William Ellsworth Smythe (1861-1922)
William Ellsworth Smythe was born December 24, 1861, in Worcester Mass. His father was William Augustus Smythe, a wealthy shoe manufacturer, his mother Mrs. Abbie Bailey Smythe. Young Smythe was editor of his high school newspaper. In 1881 he established a book publishing business which failed. In 1882 he married Harriet Bridge of Haverford and became the father of three children.
A land development company sent him to Kearney, Neb., where he became editor of the daily newspaper, the Enterprise. During his editorship, Smythe visited New Mexico and saw an irrigation project taking shape. The message he got was dormant for a while, but within a year it sprang to life.
In 1889 Col Edward Rosewater made him editor of the Omaha Bee. The next year a terrible draught gripped the Great plains. Smythe saw farmers abandoning their land and, within sight of creeks that had carried water a year before, shoot their livestock because they couldn't prevent the beasts from dying of thirst.
Smythe went to Colonel Rosewater with an idea for a series of editorials about irrigation. Studying the history of irrigation from ancient Egypt, researching day and night, Smythe hammered home his theme daily in the Bee. Smythe spoke frequently at meetings and became chairman of the National Irrigation Congress. A movement that would have profound effect on the future of the arid American West was under way. William Ellsworth Smythe was its spokesman and he became one of the most polished orators of his day, travelling from coast to coast on speaking tours. He told thousands of Americans:
The spectacle of the manless land and the landless man is enough to make the angels weep.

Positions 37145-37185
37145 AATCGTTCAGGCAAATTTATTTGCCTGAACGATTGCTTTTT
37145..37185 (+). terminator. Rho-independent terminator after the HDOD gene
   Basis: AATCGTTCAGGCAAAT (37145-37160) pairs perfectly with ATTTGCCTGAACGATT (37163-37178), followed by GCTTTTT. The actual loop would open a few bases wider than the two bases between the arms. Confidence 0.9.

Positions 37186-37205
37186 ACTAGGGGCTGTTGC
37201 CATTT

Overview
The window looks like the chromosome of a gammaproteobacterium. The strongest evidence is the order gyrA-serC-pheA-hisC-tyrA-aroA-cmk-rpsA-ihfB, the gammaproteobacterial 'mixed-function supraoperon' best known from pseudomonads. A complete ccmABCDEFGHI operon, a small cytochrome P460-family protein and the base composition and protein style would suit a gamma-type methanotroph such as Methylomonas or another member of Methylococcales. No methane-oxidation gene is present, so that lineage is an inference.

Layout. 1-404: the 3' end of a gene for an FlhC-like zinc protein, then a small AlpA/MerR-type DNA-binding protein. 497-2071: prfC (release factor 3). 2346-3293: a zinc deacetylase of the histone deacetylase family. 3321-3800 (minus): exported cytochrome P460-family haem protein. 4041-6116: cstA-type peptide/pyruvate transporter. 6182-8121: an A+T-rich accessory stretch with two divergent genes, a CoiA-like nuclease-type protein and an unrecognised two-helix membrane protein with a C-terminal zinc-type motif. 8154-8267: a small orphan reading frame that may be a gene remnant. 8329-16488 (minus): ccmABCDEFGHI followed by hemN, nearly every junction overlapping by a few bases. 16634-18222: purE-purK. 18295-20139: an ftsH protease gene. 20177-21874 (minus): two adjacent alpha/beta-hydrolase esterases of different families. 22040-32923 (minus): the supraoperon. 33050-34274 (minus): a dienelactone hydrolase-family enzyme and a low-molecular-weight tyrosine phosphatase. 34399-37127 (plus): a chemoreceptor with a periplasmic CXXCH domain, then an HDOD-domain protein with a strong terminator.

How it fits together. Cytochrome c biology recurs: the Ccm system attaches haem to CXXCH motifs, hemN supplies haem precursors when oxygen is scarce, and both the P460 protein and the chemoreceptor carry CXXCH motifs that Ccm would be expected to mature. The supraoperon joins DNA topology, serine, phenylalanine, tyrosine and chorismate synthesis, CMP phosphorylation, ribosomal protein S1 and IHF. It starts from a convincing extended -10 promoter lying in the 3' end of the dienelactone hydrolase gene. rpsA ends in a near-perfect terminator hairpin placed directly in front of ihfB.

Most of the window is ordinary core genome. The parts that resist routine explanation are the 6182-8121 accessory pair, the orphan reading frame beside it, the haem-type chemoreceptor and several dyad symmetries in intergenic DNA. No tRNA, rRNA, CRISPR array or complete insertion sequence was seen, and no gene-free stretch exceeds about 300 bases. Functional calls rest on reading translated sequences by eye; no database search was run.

A little land and a living, surely, is better than a desperate struggle and wealth, possibly.
He founded the magazine Irrigation Age in 1891 and edited it until 1896. He published articles in national magazines -- Atlantic, Harper's, Century. His first book The Conquest of Arid America was published in 1899.
Smythe directed the founding of a cooperative land development called New Plymouth in Idaho, advised developers near Sacramento and Lassen County. He founded the town of Standish. He arrived in San Diego in 1902 and ran unsuccessfully for Congress as a Democrat. Some campaign dreams of Smythe became the works of congressmen William Kettner and Phil Swing.
From 1902 until 1907, Smythe wrote--first Constructive Democracy; then History of San Diego.
In 1908, Smythe organized the "Little Landers". Utopia was at hand. The Little Landers set up a community in the Tia Juana River Valley, now San Ysidro. At one time there were 300 families. Water for irrigation came from wells. Each family was to produce a living from its tract. They opened a market on 6th Street in San Diego and sold their surplus crops. Smythe lived in the colony in San Ysidro from 1909-1911 and served as vice-president and president.
In 1912, Smythe was back in the newspaper business, writing editorials for the Scripps papers from a San Diego office. He continued to tour the West, speaking for irrigation, reclamation, big dams, water for the West. He was publishing a Little Landers magazine. He helped organize a community near Glendale, which is now Tujunga, and a Little Lander poultry colony called Runnymede.
Immediately after WWI, he was appointed Assistant Secretary of Interior for veteran's land settlement. His last book, City Homes on Country Lanes was published in 1921. On Oct. 6, 1922, Smythe died in his apartment on 5th Avenue in New York.
[The above is from a 1959 newspaper article in the Tribune by Joe Stone.]
- Smythe's History of San Diego is still regarded as an important and largely accurate record of early San Diego history. He reported that "it is wholly devoid of paid biographies and commercial writeups". Many of the biographies on this website are taken directly from that 2-volume work.
- Read more about Smythe and the Little Landers in the Journal of San Diego History article Inventing Agriculture in Southern California.
- The entire text of Smythe's The Conquest of Arid America is now available in digitized form from the American Memories website of the Library of Congress.